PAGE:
The use of virtual assistants in the workplace is growing. By 2021, market research firm Gartner predicts, 25 % of workers will use a virtual assistant on a daily basis. The technology can help companies of all sizes – from start-ups, to small and medium-sized enterprises, to bigger businesses – take care of repetitive and time-consuming processes in meetings.
Taking human-machine communication to the next level
Intelligent virtual assistants are powered by natural language processing, a form of artificial intelligence that seeks to enable computers to understand human language. “Our mission is to revolutionise the interaction between humans and machines, making communication more natural and continuous,” notes Marta Casar, engineer at Verbio and coordinator of the EU-funded PAY-ME-ATTENTION project. “Verbio’s virtual assistant software is one of the most advanced systems on the market enabling continuous voice processing and nearly error-free real-time transcriptions.” Unlike other systems that often fail in real-world environments, Verbio’s system can instantly interpret the natural flow of conversation and distinguish user data from background noise and music. “Based on the latest artificial intelligence advances, we created innovative algorithms that can help build a robust speech recognition experience. We truly believe our algorithms will power every virtual assistant or speech recognition system worldwide, making them more accurate and less prone to security threats,” notes Casar.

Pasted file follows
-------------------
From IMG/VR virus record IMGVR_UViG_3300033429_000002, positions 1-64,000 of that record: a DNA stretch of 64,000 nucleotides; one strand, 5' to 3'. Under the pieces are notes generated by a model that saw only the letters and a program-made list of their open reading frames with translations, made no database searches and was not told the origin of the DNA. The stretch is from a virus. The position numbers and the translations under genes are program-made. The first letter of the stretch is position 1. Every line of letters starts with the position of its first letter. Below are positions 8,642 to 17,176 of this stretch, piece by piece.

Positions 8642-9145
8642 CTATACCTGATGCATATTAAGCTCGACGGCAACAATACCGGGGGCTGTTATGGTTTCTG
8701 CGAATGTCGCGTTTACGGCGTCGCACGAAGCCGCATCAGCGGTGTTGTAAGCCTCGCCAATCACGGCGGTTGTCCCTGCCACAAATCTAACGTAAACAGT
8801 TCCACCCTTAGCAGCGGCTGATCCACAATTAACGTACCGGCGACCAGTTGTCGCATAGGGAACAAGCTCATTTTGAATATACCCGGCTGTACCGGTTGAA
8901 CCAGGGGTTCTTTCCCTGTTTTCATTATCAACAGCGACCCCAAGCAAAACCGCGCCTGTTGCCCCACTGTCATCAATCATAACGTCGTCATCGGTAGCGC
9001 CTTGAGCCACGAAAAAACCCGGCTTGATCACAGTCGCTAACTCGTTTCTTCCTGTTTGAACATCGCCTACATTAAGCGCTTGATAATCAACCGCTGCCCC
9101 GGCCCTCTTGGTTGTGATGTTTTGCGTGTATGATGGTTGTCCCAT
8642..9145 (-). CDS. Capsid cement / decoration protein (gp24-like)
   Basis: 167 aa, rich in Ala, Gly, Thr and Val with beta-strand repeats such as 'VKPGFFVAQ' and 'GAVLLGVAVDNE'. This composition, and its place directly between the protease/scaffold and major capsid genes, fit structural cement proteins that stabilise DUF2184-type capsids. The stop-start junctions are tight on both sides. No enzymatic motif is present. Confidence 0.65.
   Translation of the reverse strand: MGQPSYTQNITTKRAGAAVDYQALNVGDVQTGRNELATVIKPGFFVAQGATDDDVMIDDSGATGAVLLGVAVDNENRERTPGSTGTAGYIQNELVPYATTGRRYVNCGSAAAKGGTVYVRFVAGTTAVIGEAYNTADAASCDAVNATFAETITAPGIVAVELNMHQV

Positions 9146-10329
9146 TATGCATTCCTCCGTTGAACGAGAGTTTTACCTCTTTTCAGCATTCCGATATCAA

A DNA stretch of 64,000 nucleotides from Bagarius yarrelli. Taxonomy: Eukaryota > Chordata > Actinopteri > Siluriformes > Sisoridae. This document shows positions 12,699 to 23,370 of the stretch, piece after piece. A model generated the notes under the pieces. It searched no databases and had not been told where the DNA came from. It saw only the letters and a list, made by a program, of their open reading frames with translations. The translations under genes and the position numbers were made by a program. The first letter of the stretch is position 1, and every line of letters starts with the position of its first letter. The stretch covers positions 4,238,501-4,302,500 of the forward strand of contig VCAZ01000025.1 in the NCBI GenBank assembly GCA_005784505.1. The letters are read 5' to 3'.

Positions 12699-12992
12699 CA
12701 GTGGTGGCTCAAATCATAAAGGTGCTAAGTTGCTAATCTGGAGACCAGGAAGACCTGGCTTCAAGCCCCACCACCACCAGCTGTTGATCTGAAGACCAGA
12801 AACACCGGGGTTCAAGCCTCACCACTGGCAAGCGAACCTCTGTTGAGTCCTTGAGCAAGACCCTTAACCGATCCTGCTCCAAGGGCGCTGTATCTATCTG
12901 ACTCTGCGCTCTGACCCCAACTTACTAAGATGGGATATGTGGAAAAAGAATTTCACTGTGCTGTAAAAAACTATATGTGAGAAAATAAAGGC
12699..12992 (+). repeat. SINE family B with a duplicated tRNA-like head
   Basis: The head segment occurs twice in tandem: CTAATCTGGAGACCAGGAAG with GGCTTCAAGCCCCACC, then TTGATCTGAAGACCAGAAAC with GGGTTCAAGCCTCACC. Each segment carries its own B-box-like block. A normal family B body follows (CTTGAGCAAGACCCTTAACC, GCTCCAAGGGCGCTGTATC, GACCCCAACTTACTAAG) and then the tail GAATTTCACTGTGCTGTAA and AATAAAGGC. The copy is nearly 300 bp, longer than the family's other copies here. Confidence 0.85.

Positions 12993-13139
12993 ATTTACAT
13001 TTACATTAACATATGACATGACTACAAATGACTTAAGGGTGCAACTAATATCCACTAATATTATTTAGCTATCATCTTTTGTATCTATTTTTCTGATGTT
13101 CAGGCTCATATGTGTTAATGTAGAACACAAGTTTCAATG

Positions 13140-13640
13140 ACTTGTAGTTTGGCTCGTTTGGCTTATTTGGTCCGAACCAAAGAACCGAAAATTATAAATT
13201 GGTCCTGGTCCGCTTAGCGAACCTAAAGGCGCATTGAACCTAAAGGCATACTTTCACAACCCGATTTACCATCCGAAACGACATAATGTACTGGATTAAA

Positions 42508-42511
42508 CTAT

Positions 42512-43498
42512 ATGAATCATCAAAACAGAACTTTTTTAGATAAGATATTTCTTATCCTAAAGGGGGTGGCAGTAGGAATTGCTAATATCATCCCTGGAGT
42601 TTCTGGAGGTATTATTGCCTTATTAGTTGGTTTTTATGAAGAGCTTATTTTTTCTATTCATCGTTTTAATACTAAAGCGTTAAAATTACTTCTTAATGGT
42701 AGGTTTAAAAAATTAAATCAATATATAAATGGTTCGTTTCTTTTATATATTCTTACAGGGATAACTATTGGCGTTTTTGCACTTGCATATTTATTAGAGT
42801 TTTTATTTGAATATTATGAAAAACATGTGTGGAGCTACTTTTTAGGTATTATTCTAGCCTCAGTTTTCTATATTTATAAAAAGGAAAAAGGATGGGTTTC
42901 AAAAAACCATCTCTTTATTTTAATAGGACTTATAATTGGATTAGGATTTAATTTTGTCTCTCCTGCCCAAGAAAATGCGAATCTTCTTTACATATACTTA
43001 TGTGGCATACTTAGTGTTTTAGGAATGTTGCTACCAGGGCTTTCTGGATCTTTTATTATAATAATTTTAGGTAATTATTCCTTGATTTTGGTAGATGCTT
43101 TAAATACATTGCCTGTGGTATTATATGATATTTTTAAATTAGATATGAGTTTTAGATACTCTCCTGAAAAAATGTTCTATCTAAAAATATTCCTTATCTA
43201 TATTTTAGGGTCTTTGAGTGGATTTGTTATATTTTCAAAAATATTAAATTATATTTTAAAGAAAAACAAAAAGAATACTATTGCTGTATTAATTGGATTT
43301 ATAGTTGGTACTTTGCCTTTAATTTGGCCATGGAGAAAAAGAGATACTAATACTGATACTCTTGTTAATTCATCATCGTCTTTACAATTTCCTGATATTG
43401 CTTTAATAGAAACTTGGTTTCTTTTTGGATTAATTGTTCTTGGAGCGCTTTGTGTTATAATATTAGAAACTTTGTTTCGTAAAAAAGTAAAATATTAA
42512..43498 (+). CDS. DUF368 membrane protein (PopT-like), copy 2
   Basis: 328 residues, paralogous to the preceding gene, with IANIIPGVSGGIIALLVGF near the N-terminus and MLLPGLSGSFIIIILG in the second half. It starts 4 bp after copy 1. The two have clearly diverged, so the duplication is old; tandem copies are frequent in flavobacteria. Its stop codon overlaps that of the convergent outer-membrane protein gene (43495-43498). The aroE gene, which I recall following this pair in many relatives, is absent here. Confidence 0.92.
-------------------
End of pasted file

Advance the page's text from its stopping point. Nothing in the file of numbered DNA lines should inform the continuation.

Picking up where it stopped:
Cutting-edge software modules
Verbio’s virtual assistant software comprises several modules that can either work together or be integrated as single modules into the voice recognition software. Speech input is registered through a circular array of six microphones that sends the audio stream to a storage server. A speech enhancement module improves speech quality by utilising different techniques: direction of arrival, beamforming, echo cancellation and noise removal, and automatic gain control. The system also utilises two other modules to improve speech processing: one that detects the presence or absence of human speech, and a blind source separation module that separates a set of source signals from the set of mixed signals stemming from the six microphones. Meanwhile, a speaker diarisation system breaks down the input audio stream into segments and groups them according to speaker identity. The output of this module is processed by a voice biometric system that verifies the speakers’ identities by pairing each diarised segment to its respective speaker. Conversation transcription is carried out by a continuous speech recognition system. Verbio’s software also utilises a natural language processing technique that automatically extracts meaning from the transcribed texts by identifying recurrent topics. “Our topic classification technique gives an instantaneous overview of all the topics discussed in the meeting. Furthermore, we have devised a technique to sort the topics by priority: the higher the number of words assigned to each topic, the higher its priority,” explains Casar. Ultimately, the summarisation module encodes and clusters sentences with similar meaning to display a shorter text. Virtual assistants in conference rooms will be the next big thing in the workplace. “Our integrated system can work in any meeting room environment. Sometime soon, virtual assistants could also improve productivity in virtual video conferences, and even do more than this: they could actually be running them,” concludes Casar.
PAY-ME-ATTENTION, virtual assistant, Verbio, natural language processing, business meeting, artificial intelligence, conversation transcription, speaker diarisation